The experimental group (ultrasound group) was provided a PowerPoint and demonstration video explaining ultrasound guided knee arthrocentesis followed by practice with the ultrasound simulation models. This demonstrational video and PowerPoint were modeled after the faculty led presentation to ensure the same information was taught.

Table 2 . Confidence in Performing Joint Aspiration . After performing their joint aspiration, students were asked to rate their level of agreement with the following statement, “I feel confident in my ability to perform a joint aspiration using the technique from today on a patient.” There was a statistical significance in the confidence of the group who performed the knee aspiration with ultrasound guidance. The p-value is 0.0304. The group who used ultrasound to perform the joint aspiration had a total of 35 students, and the group who used anatomical landmarks had a total of 41 students. The disproportionate groups is due to students withdrawing from the study.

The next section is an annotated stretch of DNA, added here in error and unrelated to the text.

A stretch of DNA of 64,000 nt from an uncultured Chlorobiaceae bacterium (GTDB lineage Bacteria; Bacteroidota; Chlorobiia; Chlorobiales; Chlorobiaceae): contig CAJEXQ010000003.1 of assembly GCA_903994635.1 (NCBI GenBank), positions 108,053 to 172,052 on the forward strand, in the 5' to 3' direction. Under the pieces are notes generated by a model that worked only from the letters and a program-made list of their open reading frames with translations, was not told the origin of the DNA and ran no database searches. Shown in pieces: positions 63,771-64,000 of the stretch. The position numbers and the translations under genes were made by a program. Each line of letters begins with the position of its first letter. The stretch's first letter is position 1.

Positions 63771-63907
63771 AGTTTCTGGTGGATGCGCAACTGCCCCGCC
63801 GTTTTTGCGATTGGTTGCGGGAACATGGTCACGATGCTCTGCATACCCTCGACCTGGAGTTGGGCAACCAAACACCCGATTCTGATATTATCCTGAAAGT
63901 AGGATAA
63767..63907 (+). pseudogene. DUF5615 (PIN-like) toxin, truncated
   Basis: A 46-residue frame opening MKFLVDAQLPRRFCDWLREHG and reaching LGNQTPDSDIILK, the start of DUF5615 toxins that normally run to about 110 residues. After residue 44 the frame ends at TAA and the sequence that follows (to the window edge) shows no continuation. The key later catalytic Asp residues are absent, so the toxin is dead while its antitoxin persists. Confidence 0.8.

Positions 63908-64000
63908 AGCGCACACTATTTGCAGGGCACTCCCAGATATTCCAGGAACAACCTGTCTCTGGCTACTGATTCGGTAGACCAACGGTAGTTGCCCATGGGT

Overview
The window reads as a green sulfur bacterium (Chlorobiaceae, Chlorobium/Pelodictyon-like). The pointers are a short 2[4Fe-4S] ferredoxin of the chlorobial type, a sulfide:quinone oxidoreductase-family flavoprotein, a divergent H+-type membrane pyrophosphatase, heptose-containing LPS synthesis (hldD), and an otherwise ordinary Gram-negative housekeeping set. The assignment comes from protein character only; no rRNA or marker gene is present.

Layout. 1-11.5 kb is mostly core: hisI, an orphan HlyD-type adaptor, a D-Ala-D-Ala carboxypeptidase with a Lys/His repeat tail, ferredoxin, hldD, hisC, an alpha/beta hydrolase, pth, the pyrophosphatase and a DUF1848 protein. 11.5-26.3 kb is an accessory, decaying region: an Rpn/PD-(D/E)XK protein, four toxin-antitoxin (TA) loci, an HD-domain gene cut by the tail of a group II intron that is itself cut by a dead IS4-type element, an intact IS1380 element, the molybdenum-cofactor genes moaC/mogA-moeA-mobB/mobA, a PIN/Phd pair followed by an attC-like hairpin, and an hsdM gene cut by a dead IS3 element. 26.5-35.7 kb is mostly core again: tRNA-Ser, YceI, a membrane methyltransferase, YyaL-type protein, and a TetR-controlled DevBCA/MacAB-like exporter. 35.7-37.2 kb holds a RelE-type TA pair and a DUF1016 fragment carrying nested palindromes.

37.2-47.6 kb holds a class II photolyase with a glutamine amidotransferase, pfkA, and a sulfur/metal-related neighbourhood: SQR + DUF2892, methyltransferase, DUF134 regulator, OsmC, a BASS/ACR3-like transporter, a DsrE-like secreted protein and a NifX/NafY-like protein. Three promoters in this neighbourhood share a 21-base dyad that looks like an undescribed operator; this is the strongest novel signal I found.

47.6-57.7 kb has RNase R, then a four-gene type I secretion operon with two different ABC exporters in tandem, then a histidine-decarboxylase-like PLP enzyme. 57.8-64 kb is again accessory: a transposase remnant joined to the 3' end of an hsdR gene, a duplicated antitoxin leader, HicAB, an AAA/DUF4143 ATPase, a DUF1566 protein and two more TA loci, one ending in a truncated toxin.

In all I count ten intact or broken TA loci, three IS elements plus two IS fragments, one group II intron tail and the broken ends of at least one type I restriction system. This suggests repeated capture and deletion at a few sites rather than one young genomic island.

Upon completing the presentations and practice, students were asked to perform knee arthrocentesis using the technique they were taught. Each student was given a maximum of three attempts to successfully perform the procedure. Each student was graded on accuracy and immediately surveyed on their confidence in performing the procedure in a clinical setting via a five-point Likert scale. The data was analyzed with the Wilcox Rank Sum test.

The authors would like to acknowledge Stacey Stokes, LPN and Tarraz Woodruff, RN for their help with Sim Center, knee aspiration models, and use of Butterfly Ultrasound machines.